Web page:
So it’s come to this: we have to poison our waterways to protect our waterways.
Yes, in a development that brings to mind that (possibly apocryphal) saying about a Vietnamese village in the 1960s, it seems that the state of Illinois has agreed to try to keep the invasive Asian carp out of the Great Lakes by poisoning Chicago-area waterways every time locks are opened to let boats through to Lake Michigan.
The Obama administration this week rolled out a $78 million plan to fight the carp and sought to broker a deal between the governors of Illinois, Michigan and Wisconsin, as well as federal agencies involved. Illinois wants waterborne commerce to continue, as do shippers, represented by the American Waterways Operators.
Michigan and Wisconsin are terrified that the carp will crowd out Great Lakes native fish — just as they’ve done in the Illinois and Mississippi and Lower Missouri rivers, pummeling fisheries that formerly targeted much-more-valuable native fish.
Now, it’s a pretty scary prospect that this aggressive Asian carp seems likely to blow past humans’ efforts to keep it out of the Great Lakes. That could spell disaster for the native fish living off of America’s “northern coast.” And carp DNA — probably from their poop — already has been found right at the edge of Lake Michigan.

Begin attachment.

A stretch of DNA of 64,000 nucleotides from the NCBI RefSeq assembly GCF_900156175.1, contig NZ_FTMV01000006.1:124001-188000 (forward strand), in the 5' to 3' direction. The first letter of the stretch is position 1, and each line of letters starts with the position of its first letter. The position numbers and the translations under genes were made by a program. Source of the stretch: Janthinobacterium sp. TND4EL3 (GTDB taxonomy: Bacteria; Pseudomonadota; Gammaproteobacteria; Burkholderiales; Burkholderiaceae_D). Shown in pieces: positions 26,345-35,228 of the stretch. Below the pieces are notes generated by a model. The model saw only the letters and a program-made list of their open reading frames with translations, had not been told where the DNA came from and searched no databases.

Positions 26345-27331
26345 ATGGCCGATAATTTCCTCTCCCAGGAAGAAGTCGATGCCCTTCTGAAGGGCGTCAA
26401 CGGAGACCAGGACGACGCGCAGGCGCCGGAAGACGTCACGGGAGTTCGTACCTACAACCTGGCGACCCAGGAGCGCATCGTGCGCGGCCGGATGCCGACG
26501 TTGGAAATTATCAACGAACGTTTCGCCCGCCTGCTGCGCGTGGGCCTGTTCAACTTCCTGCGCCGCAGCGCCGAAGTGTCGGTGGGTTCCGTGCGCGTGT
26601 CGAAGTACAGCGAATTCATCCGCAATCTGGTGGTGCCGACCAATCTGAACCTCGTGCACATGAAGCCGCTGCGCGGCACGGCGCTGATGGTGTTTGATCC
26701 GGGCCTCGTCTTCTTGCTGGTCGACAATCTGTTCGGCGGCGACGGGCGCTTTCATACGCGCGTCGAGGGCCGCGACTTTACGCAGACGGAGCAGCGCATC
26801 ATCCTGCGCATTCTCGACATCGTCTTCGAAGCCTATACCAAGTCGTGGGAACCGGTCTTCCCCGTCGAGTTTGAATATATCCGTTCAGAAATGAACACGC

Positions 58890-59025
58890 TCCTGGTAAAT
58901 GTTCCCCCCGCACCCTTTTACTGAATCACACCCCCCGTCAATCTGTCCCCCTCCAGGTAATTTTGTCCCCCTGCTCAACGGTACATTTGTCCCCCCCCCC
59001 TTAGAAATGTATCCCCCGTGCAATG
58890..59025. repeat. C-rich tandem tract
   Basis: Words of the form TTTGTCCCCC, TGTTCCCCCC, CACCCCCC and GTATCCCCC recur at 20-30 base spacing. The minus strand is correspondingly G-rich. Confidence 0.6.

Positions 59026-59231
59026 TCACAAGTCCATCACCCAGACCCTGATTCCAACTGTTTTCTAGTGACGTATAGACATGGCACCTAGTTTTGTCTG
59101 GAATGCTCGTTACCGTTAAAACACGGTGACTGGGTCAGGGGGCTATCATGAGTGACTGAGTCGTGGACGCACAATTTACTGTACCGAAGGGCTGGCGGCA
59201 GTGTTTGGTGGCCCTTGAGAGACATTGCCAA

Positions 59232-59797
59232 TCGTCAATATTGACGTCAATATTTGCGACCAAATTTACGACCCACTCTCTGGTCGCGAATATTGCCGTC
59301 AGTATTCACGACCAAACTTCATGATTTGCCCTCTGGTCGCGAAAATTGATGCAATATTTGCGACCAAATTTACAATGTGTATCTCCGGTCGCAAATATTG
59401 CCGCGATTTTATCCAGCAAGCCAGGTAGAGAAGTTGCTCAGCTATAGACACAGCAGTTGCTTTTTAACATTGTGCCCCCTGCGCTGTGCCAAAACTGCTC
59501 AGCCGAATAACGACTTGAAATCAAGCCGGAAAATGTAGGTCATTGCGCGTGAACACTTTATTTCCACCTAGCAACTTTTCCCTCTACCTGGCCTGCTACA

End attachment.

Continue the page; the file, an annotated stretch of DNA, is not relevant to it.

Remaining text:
The fish — several species, actually — were brought into this country to control nuisance algae, apparently, but got loose in waterways connected to the Mississippi River. They’ve worked their way up the basin.
The U.S. Army Corps of Engineers thought it had controlled their spread into the Great Lakes by setting up an elaborate fish-electrocution system about 20 miles downstream from Lake Michigan.
But late last year came news that highly sensitive DNA tests pinpointed some of the carp much closer to Lake Michigan that previously thought — right where several waterways empty into the lake. Now, it’s possible that poop was carried far downstream, and the fish aren’t about to enter the lake — but that’s a stretch.
It seems the plan to keep them from coming from their now-established home into Lake Michigan rests on a 25-point plan hammered out with the aid of U.S. Environmental Protection Agency chief Lisa Jackson and Nancy Sutley, head of the White House Council on Environmental Quality. As Kari Lydersen explains for OnEarth magazine’s Green Light blog, the new plan means that within 90 days:
… the locks will be opened less frequently, and whenever they are, the waterways would be poisoned and other control measure(s) instituted to make sure the carp don’t progress past their current territory.
Lydersen goes on to explain that there are still arguments about whether, in fact, the fish have gotten past the Electrocute-A-Fish Machine built by the Corps downstream.
Is poison really necessary? Maybe so. But there is one other fascinating possibility about how to cut out the carp: U.S. Geological Survey researchers are looking into the possibility that pheremones harvested from carp skin could be used to repel the invasive fish. I’m speculating a little here based on what I know to be true of salmon, but apparently there’s something about a skin pheremone released into the water that screams to other fish nearby: “Predators!” USGS has some other thoughts about more-natural ways to keep the carp out of the water.
— Robert McClure